A Road Increasingly Traveled: The Path to Curry Through TFA

by Lynn Bell

Jose* was a fifth-grade Mexican boy from a low-income, high-crime neighborhood in Dallas, Texas. His teacher, Rebecca Beeson, said that when Jose walked into her classroom he could barely write a sentence in either English or Spanish. Kids like Jose were why she was teaching in this challenging environment, where only 60 percent of students were English language proficient.

While a student at Washington & Lee University, Rebecca had double majored in history and Spanish and minored in poverty studies through the Shepherd Poverty Program.

Rebecca Beeson

Her work there inflamed her passion for ending poverty and she learned that education can be a means for people to achieve economic security. She decided to learn more about the problem firsthand, so she joined Teach for America and headed to Texas.

Within her first year there, she realized that she needed to know more about effective teaching and began master’s degree work at Southern Methodist University. She met Jose in her second year of teaching and dedicated countless hours of time tutoring him that year and the next, when she moved up with him from fourth to fifth grade. Yet, Jose still failed some of the end-of-year state tests and would be held back in fifth grade. So even though she had fulfilled her TFA obligation, she contracted for a third year at the school.

“I didn’t feel like I was done,” Rebecca says. “I had learned techniques I wanted to implement, and I was just beginning to enjoy teaching.”

Mainly, she stayed for Jose.

The next year Jose began writing in full paragraphs and participating in class discussions. This time, he passed all the end-of-year tests.

“It was the best feeling,” Rebecca says. “He was so excited. It was the first year he wouldn’t have to attend summer school.”

Only then did Rebecca finally give in to her desire to make a larger impact on education policy from outside the classroom. On the advice of some former W&L professors, she enrolled at the University of Virginia—for a dual Ph.D in education policy at the Curry School and M.P.P. at the Batten School. Ultimately, Rebecca wants her work to bridge education research and its use by school administrators or policy makers —maybe in a large school district or a department of education.

*Jose is a pseudonym

Rebecca is only one of a number of talented, passionate college graduates committed to making a difference in public education who have come to the Curry School after a stint with TFA. They have served in the trenches, looking squarely at the challenges, and they have come away wanting to stay the course on which they started—committed and determined to make the system better. Not surprisingly, they have chosen the Curry School’s graduate programs to prepare them for the next stage of solution seeking.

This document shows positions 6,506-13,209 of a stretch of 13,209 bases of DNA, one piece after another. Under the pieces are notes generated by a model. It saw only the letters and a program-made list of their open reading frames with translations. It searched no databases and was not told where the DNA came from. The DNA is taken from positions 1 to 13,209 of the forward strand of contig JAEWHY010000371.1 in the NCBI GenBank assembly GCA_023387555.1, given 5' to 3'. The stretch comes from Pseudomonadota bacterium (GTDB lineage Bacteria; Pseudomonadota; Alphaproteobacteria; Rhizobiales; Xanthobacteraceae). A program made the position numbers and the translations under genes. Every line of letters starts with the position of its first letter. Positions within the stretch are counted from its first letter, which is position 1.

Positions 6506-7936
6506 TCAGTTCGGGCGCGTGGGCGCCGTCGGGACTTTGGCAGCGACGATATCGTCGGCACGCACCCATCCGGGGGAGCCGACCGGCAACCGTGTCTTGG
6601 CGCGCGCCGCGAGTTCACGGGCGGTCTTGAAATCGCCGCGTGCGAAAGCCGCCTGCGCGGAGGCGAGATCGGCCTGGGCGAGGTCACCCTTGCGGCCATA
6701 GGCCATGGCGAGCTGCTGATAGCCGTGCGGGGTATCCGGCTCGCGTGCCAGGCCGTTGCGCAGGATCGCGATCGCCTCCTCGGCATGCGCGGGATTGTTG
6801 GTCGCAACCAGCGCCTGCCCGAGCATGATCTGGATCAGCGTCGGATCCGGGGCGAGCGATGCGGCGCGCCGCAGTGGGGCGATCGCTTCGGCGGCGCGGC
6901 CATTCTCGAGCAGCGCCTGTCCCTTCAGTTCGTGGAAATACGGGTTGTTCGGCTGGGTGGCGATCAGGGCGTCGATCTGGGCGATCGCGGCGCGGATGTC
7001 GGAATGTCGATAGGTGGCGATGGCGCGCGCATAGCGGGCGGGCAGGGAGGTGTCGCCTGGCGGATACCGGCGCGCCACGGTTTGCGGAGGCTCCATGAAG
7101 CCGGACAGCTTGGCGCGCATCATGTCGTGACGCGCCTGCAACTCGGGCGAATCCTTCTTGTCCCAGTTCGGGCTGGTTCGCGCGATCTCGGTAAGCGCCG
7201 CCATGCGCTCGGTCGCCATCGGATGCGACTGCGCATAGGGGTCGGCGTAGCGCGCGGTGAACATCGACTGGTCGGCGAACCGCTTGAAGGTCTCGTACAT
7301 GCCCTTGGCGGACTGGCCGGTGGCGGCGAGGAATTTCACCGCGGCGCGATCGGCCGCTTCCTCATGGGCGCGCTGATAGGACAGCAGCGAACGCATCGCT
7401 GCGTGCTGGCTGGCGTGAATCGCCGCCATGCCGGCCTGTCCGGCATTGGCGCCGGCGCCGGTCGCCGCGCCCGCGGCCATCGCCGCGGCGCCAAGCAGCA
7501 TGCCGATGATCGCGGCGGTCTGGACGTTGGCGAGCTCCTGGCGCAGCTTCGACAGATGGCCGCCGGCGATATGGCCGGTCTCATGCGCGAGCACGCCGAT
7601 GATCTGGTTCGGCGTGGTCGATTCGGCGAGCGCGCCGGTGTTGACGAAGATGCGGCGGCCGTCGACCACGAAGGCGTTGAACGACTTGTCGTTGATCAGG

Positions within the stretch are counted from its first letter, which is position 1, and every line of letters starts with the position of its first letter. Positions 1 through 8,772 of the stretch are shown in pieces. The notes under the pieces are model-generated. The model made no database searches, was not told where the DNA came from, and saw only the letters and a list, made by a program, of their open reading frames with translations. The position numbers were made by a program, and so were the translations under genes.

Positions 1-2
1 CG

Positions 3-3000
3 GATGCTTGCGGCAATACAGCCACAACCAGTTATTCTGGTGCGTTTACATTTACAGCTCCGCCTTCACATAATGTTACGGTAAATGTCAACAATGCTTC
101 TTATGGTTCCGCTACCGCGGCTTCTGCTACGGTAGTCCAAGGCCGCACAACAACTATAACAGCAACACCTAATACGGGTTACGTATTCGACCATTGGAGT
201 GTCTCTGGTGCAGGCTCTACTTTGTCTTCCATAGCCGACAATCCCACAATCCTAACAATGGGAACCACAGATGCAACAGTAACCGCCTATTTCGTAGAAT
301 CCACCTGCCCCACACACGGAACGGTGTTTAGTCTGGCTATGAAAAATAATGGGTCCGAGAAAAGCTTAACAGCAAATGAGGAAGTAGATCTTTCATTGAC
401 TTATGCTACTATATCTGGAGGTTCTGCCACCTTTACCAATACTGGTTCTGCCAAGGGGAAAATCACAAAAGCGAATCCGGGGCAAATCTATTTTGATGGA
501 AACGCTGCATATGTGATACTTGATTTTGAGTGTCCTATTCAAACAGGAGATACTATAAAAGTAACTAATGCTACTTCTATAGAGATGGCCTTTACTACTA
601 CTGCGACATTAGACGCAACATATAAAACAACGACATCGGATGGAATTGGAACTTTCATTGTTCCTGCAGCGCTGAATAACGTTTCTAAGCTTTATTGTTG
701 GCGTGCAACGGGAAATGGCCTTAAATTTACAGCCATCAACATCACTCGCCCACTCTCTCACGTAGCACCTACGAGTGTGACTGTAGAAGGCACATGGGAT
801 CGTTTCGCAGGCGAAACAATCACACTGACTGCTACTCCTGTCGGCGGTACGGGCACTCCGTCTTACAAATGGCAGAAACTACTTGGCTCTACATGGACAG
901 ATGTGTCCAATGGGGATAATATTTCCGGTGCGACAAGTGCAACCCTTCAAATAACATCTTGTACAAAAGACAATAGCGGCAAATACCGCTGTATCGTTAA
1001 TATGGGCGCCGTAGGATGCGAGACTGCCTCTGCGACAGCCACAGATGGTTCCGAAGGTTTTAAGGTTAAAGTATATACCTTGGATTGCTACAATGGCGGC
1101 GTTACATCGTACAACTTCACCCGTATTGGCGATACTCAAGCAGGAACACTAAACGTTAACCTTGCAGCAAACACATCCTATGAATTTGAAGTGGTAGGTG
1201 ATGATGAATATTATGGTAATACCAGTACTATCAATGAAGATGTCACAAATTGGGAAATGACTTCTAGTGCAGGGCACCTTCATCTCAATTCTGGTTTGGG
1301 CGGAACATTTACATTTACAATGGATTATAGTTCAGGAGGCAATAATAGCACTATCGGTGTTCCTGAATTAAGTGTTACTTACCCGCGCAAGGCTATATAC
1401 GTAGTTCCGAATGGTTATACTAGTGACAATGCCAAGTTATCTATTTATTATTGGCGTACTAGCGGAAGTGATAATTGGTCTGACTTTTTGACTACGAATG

We are excited to introduce you to some of these exceptional students:

I was always very involved in using my language skills to serve others. As an undergraduate, I was especially interested in medical anthropology and spent a lot of time volunteering at a free clinic that served the Latino community in St. Louis.

I grew up in a low-income rural town…where a very small percentage of my classmates went to college. I am also a first-generation college student. When I took sociology courses, I learned more about racial inequality. It really opened my eyes, and I realized my passion.

I volunteered in a daycare and elementary school during my time as an undergrad in Charlottesville. Not only did I love working with the students, but this experience in the community helped shaped my perspective about the educational opportunities available in our country.

I loved kids and knew I wanted to do something with children. I wanted to try out teaching and at the same time help students at high needs schools…

I decided in my junior year that I wanted to try teaching in a rural location and knew I needed to be prepared. During my senior year I completed the master’s degree program in elementary education.

I grew up in a family of educators, and I was fortunate to receive a great K-12 and college education, but I was not necessarily set on pursuing the family profession. I felt that TFA would be a great outlet for giving that education back to the community.

I’m especially interested in bilingual and English Language Learner education given the high number of limited English proficient students who are also low-income… When I found out I could be a bilingual teacher [with TFA], I was completely sold.

What Road Brought You to Curry?

*comments that do not answer the question may be moderated
  1. These stories and these PEOPLE make me proud and happy to be a Curry School graduate. I am in my 18th year of teaching in the Rochester (NY) City School District and have faced many challenges. I was so fortunate to have been a scholarship football player at UVA and my love for the field of education runs as deep as my love for football.

    Keep up the great work all and remember the story of the starfish on the shore. A man walked along the beach and encountered a young woman surrounded by thousands and thousands of starfish washed ashore. As she was throwing them back in he spoke to her. He said “What are you doing you, you can’t save all of these?” As she threw the next one in, she said, “It sure made a difference to that one.”

    Youth, future and education. Peace and love and great work to all.

    Joe Bock

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